The folks over in Indiana are organizing a Drupal Camp on October 23. Hope you can make it.
I had a situation today where I wanted to drop all the tables in a database, but didn't have access to a UI like phpMyAdmin. The easiest thing to do would have been to drop the entire database then re-create it, but I didn't have permissions to drop an entire database.
After searching around online, this is the best solution I found:
While it doesn't happen that often, occasionally I'll need to export a certain subset of data from a MySQL table instead of the entire dataset. You can do this with mysqldump using the --where option which allows you to apply a WHERE clause that filters the data in your tables based on a certain condition.
Let's say in Drupal, you'd like to copy a single comment from one table into another.
Drupal's core pagination system does not scale well on large, high-traffic sites because of it's need to count the total number of items in the list. This involves wrapping the original query around a COUNT query like below.
SELECT COUNT(*) FROM (SELECT nid FROM node);
Count queries are usually very fast for tables using the MyISAM engine, but most high-traffic Drupal sites use the InnoDB engine for most of the tables.
If you are looking to learn the Drupal API so you can develop your own modules, check out the Examples for Developers project. It includes highly commented example code covering some of the most common features of Drupal. Versions exist for both Drupal 6 and 7.
I work on several high traffic Drupal sites that get millions of page views per month. These sites require special fine tuning to make sure they stay online under heavy load and serve pages to users quickly.
Tuning a Drupal site for performance involves looking at several layers of the web application.
- The Web Server
- The PHP code
- The Database and queries
- HTML Components
Items 1 to 3 are in the category of Back End Performance and involve delivering the main HTML document to the user's browser as quickly as possible.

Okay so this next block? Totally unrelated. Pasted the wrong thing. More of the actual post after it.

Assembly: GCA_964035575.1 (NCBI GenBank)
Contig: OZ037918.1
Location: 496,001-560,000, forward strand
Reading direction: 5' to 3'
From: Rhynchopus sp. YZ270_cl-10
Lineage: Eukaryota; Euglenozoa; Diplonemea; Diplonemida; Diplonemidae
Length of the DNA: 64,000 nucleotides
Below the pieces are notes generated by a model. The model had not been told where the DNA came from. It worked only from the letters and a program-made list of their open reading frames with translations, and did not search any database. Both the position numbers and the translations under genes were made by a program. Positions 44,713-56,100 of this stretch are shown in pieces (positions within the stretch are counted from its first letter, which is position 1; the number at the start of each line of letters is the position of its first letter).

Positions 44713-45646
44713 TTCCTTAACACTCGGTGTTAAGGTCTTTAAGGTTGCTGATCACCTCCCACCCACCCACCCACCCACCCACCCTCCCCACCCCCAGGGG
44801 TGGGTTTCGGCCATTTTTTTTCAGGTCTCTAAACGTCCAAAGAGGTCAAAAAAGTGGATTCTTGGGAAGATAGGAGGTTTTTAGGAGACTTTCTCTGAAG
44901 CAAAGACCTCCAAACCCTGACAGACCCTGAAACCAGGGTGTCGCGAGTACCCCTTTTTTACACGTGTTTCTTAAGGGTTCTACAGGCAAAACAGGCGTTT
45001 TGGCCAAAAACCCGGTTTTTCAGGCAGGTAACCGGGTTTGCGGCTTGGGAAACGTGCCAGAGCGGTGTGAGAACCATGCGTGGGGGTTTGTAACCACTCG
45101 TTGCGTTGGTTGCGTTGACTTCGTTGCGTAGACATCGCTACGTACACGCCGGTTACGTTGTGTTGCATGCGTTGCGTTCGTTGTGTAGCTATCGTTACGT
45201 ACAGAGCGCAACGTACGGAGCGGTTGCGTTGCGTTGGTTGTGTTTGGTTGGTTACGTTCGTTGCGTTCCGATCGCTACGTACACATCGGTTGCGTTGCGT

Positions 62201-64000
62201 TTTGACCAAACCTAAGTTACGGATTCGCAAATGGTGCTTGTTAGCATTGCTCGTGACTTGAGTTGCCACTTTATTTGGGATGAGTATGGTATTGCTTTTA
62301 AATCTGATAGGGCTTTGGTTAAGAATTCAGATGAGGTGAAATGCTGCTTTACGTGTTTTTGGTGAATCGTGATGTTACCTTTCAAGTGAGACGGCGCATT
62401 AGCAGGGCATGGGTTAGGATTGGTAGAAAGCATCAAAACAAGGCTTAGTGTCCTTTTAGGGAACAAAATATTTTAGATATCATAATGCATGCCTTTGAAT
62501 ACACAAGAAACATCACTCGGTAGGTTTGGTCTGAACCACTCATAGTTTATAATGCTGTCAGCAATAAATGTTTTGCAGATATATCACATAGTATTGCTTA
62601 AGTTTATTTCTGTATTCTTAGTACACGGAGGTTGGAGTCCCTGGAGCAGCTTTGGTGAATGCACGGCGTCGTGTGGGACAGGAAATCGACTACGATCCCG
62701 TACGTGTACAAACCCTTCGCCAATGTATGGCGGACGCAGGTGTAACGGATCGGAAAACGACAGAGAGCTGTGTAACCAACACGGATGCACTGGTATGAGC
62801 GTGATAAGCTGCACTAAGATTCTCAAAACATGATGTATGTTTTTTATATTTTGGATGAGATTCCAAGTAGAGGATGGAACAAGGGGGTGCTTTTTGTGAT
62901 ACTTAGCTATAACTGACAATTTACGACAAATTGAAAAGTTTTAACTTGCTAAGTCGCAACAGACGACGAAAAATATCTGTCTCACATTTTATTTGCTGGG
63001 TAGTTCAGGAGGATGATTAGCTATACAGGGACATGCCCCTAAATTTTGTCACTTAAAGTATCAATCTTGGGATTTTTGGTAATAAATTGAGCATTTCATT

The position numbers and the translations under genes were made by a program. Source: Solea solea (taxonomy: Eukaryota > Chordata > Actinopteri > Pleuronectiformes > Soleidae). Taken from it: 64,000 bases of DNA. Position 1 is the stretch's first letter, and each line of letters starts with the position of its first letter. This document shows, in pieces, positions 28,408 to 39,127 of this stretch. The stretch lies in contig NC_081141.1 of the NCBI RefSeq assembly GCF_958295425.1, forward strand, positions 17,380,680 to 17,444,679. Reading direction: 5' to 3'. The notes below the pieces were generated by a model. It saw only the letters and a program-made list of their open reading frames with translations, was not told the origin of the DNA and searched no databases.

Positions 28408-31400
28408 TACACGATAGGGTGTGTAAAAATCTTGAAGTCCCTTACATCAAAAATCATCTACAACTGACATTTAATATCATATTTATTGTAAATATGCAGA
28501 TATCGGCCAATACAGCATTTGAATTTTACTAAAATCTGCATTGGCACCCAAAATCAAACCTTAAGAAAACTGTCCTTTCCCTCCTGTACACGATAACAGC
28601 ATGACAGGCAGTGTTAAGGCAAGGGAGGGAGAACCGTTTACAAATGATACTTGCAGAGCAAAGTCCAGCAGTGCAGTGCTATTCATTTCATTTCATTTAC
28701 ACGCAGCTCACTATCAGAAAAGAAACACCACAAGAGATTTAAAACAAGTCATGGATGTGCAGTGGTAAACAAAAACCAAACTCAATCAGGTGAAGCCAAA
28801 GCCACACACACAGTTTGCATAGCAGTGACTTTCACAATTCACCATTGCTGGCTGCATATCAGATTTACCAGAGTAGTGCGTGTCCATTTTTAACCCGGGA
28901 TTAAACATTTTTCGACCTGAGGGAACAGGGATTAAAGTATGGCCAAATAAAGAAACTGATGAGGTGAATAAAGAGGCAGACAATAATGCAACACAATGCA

Lately, several of the Drupal sites I work on with large amounts of traffic have been showing many sluggish queries. One query that kept constantly showing up was this one:
SELECT * FROM variable;
Drupal stores most of it's settings in the variable table, but to improve query performance it stores all the variables from this table into a single record inside the cache table. However, when a variable is changed, added or deleted that cache must be updated.
The reason the above query was getting executed so frequently was because of a variable_set() call inside the Views module that was run on every page load.
I've seen this mistake more than once, so keep in mind that you should only add, change or delete variables during administrative tasks.
Last week at the first Dayton Drupal User Group I presented on Drupal and Security. Here are the slides from the presentation. Many thanks to Greg Knaddison for his book Cracking Drupal which was extremely helpful in putting together this presentation.
Here are some best practices when organizing your theme folder to make things easier to find.
Keep these files in separate folders like so:
theme-name/js/ theme-name/css/ theme-name/images/
or you may want to organize them into an assets folder like this:
theme-name/assets/js/ theme-name/assets/css/ theme-name/assets/images/
Put all your template files into a templates directory, then further separate them by the base template type (ie. page, node, block, view).